<p><b>Objectives</b> : Many reports have investigated the work environment of physicians and reported the association between work environment, burnout, and the quality of medical care. We aimed to determine the key to improving the work environment by analyzing the results of a Japanese survey for young cardiovascular surgeons. <b>Methods</b> : A survey on work environment was performed among the young members of The Japanese Society for Cardiovascular Surgery (≤40 years of age) to measure their job satisfaction for 9 items : operation, perioperative work, number of hours working or sleeping, board affairs (application or renewal of board certification), motivation, salary, days off, quality of life, and mental status. Univariate and multivariate analyses using 16 factors for the work environment (age, number of years in practice, gender, subspecialty, board certification in surgery, board certification in cardiovascular surgery, primary practice hospital, workdays and nights on duty in a primary practice setting, workdays and nights on duty outside primary practice, total annual income, overtime work hours, overtime entitlement, gap in overtime work and entitlement, and presence of an intensive care unit [ICU] managed by ICU physicians) were performed to identify the risk factors for dissatisfaction. <b>Results</b> : The survey was completed by 327 of 1,304 (25.1% response rate) young members of the Japanese Society for Cardiovascular Surgery. The respondents had an average of 8.5±3.5 years in practice, and 292 (89.3%) respondents were male. Only 14.2% of the responding young surgeons reported no dissatisfaction in any items. In all items, the young surgeons were most satisfied with operation (34.6% of all responders). Age, years in practice, female gender, board certification in surgery, working at a university hospital, workdays in a primary practice setting, and workdays outside a primary practice setting were identified as significant factors for dissatisfaction, while a subspecialty in vascular surgery, total annual income, board certification in cardiovascular surgery, and the presence of an ICU managed by ICU physicians were identified as significant factors against dissatisfaction in the work environment. <b>Conclusions</b> : Our analyses of the survey results identified a number of risk factors for dissatisfaction in the work environment among young cardiovascular surgeons. Regarding the quality of medical care, respondents hoped for a reduced burden on surgeons and the establishment of a work-shift system in the cardiovascular department and an interdisciplinary team including an ICU physician. Multidimensional analyses including job satisfaction, rewards as training, and a quantitative evaluation of the quality of medical care will be necessary to clarify the corresponding relationship between consumers and providers of cardiovascular surgery in the work environment.</p>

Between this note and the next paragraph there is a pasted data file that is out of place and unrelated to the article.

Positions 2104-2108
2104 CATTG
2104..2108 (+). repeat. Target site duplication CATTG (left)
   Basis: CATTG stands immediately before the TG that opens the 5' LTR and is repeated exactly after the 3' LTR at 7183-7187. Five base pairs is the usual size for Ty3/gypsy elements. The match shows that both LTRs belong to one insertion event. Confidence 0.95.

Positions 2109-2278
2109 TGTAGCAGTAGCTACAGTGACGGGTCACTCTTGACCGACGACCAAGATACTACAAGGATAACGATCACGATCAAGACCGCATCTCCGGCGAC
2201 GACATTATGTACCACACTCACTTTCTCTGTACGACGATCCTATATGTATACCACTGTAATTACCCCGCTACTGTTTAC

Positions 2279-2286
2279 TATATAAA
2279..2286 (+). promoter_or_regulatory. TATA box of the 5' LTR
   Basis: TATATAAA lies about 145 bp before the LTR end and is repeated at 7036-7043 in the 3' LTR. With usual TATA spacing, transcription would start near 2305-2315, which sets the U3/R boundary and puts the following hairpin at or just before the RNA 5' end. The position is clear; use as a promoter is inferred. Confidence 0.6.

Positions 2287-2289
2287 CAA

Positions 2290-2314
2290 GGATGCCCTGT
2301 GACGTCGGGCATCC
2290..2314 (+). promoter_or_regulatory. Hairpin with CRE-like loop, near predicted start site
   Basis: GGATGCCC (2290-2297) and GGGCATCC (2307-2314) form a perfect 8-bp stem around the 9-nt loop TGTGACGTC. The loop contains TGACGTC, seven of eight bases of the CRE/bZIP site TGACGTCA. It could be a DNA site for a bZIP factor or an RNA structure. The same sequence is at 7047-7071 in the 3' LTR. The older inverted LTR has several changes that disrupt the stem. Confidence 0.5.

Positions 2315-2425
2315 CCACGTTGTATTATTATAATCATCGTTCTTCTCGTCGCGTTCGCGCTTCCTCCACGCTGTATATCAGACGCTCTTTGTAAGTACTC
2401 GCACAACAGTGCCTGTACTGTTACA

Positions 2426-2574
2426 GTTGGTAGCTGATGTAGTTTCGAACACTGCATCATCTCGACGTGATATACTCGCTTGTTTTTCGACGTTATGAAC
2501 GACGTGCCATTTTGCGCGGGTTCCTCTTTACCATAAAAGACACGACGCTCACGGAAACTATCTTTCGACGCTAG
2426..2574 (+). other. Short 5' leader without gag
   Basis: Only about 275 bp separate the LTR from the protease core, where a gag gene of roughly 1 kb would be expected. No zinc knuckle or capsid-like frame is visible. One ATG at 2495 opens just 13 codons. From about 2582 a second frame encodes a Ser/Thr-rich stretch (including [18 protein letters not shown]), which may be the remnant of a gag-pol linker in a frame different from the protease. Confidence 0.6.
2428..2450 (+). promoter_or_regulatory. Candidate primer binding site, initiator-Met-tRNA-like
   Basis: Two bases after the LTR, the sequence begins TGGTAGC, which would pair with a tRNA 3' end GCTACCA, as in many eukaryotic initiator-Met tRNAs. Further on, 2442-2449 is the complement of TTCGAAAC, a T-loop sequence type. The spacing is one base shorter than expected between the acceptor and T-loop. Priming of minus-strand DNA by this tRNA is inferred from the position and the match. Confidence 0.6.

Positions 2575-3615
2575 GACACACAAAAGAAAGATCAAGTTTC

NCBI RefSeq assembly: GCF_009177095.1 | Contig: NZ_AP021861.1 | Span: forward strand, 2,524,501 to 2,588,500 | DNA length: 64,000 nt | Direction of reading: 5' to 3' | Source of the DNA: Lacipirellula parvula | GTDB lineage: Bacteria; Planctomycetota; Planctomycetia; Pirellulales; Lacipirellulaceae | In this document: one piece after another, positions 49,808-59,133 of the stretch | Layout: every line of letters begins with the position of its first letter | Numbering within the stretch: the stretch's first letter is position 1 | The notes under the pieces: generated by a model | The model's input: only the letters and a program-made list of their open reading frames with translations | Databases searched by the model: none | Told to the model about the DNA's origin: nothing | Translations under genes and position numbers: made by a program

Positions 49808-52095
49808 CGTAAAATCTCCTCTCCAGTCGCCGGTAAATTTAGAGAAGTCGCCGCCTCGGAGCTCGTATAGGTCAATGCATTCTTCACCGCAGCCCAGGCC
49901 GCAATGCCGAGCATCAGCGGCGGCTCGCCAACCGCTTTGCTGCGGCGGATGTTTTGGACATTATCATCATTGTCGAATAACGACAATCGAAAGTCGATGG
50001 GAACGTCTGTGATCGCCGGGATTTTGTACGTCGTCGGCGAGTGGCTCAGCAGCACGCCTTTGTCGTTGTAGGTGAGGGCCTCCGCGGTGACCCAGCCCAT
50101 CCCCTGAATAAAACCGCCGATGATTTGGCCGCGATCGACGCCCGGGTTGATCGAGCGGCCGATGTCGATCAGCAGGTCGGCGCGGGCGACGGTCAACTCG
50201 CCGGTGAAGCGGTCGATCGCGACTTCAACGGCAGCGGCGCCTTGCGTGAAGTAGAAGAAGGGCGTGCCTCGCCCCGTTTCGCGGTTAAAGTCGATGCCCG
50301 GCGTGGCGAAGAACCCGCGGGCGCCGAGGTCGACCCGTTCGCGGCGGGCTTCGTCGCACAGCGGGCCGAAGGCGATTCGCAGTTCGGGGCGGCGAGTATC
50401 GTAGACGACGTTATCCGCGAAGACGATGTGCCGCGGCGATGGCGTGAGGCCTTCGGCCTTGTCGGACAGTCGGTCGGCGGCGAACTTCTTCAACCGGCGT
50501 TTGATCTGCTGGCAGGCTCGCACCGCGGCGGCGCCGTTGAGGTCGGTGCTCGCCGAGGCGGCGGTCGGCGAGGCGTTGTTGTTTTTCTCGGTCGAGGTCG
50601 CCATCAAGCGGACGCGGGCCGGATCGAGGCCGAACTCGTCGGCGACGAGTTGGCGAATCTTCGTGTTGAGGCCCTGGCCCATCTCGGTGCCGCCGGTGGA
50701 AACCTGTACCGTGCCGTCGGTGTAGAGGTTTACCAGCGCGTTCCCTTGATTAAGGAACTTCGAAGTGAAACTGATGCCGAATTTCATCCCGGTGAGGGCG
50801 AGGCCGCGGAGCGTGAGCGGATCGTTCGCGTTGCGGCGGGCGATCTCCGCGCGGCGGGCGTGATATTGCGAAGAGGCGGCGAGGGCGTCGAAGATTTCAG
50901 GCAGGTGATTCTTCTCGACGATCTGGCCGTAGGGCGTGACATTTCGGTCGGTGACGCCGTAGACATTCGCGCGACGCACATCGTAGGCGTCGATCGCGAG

Article in Japanese | WPRIM | ID: wpr-367130